In today’s day and age, we are all obsessed with taking photos that are aesthetically pleasing and sharing them on social media. Our smartphones are our best friends and professional selfie capturers; and in a world of pop-up Instagram spots, what more do we need? Photography aficionados will tell you that you don’t get the same result without a camera, but if you were like me, you might be thinking something like, What do I even need a digital camera for these days? The truth is though, you really cannot do everything on a phone that you can on a camera; therefore, real cameras remain relevant. Professional photographers are not the only ones who need real cameras; photography as a hobby is more popular than ever, and if you are a beginner photographer, you can still benefit from a good camera. However, if you’re still skeptical, the reasons why digital cameras aren’t going anywhere might literally change the way you look at the world.
Last winter, I lost all my cameras on a messed up flight to Tokyo. Consequently, I had to shoot the entire trip on my phone, and it turned out much better than I'd expected.
After so long of procrastinating and never gathering ideas for a work around to edit those large .NEF files from my then new Nikon D500, I have decided to take some 'inspired action' to look through them after downloading the ON1 Photo Raw (2019 Edition), taking up a few minutes of my afternoon to install into my laptop. Before you ask, no, I am not sponsored by the ON1 company for mentioning their software in this entry. Just to add to this, I used the free trial edition. Now back to the story. I've gone through the files to pick out a handful of unique photos to release and add to my library. I'm happy to report 'mission accomplished' to this goal! The photos I've edited and picked out are stunning.
Where do you see yourself in five years? How about ten years? We all come to a point in our life where we must decide what we want to do with the rest of our lives. No, I’m not talking about who we are but where do we see ourselves in the future.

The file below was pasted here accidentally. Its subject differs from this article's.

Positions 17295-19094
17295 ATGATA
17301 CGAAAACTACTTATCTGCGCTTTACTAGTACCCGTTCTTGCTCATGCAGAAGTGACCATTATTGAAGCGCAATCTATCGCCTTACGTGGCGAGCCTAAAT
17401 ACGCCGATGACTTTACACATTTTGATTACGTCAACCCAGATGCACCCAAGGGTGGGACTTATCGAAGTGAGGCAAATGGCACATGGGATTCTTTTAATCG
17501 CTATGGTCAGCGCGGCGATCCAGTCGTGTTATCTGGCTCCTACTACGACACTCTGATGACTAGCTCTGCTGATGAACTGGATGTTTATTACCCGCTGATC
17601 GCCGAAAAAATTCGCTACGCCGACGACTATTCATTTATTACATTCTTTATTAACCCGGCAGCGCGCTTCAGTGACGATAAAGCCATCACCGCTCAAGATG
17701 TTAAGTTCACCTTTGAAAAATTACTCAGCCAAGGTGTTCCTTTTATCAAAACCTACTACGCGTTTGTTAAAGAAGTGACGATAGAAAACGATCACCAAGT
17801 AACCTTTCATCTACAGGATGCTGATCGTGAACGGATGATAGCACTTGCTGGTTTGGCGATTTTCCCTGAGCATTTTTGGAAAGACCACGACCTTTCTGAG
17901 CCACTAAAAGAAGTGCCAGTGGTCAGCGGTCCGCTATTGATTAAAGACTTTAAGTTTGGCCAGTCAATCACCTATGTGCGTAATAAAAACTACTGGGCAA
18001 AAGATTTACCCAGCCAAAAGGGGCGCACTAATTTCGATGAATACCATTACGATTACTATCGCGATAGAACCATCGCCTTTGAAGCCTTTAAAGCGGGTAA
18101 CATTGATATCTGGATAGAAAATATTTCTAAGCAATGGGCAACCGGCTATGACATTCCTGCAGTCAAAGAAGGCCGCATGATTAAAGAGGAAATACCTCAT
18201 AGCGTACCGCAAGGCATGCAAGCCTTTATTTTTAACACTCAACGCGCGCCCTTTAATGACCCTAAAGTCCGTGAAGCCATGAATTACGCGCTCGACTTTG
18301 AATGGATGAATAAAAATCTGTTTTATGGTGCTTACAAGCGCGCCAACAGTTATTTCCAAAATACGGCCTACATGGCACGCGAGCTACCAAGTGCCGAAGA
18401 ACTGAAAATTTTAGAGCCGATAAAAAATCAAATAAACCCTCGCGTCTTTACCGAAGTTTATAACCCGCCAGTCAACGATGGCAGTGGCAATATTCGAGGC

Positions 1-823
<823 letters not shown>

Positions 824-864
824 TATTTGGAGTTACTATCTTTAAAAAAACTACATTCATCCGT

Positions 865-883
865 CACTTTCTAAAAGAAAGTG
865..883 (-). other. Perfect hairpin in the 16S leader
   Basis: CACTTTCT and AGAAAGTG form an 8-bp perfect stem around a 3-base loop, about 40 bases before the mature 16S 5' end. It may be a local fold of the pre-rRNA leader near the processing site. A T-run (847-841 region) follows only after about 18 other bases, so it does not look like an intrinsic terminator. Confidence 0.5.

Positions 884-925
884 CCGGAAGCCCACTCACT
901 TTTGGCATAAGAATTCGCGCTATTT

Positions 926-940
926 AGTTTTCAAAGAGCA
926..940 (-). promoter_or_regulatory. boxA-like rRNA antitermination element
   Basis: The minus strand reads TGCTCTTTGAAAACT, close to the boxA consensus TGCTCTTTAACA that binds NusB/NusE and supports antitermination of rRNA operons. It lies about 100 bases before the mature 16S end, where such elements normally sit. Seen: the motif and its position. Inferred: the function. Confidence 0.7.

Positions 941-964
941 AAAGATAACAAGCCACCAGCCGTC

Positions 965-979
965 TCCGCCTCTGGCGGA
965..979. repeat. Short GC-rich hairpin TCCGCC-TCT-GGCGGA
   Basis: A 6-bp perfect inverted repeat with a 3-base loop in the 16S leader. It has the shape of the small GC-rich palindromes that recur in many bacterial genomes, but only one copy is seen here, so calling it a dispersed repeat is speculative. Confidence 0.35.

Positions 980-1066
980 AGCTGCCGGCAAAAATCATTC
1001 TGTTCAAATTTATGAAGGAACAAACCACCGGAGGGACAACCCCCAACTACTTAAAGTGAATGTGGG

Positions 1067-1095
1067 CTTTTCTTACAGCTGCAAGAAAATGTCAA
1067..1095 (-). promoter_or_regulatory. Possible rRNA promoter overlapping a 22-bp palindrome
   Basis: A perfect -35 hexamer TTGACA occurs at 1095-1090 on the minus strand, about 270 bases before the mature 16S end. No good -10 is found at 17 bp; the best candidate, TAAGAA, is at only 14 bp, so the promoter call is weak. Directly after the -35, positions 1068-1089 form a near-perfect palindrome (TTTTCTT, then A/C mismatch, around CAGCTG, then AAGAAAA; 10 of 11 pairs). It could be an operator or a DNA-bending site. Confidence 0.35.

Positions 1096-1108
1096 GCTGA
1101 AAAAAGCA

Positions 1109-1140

As a new photographer, it can be difficult to understand the various settings on your DSLR and how they all work together to create an image. Maybe you understand some things like shutter speed and composition, along with the tips for using the rule of thirds in photography, but you find the more technical aspects of photography a bit more elusive and complex, like depth of field.
As per many of my inspirations, they seem to ignite while hard at work behind my computer. So it should come to no surprise that “Desktop Inspiration” is another such writing. I have two computers at my desk, a work horse that captures my emails, calendar of events, and everything work-related, and of course my inspirational rantings. the other computer is solely for scheduling my work force. It is this computer to which this writing comes into fruition. Often the computer will sit idle, and return to the random desktop images that Windows OS 10 offers, and at present I have the images on the nature's path imagery that is, every so often, updated, selected through Microsoft’s vast library of beautiful landscape photography. Seeing that I have been trigger happy this summer, taking my own photographs, I’ve adopted Windows Desktop images display and added my own photos to the mix, and have even been able to incorporate my own inspirational verbiage to the screen pictures.
My legs and feet were growing numb from sitting on hard ground. Something, hopefully a tree root, was digging into a crevice I’d rather not mention and swarms of mosquitoes were alternately biting any exposed flesh or flying into my ears, eyes and nose. (I’m smart enough to keep my mouth closed.)
The article was quite generic, not applying to anything specific, but rather serving as a general rule or theory to live life by: don’t get bogged down with the outcome, and put yourself under pressure to achieve a goal but instead focus on the journey to get there, and let the goal happen by a product of the successfully executed process.
For the last few years of the Seventies after leaving the Royal Air Force, my Dad took a job that meant he had to spent a decent amount of time in the US. His jobs over the years took him all over the world, and we didn’t see him for months on end in my early childhood, but I know he really enjoyed the international travel, despite his protestations that it was tiring (I’ve since worked for short stints abroad and, while tiring, you make time to have a bit of fun too; otherwise, what’s the point?!).
For those of you who aren’t familiar with it, the Sprocket Rocket from Lomography.com is a 35mm panoramic camera that exposes the entire width of the film, sprocket holes and all.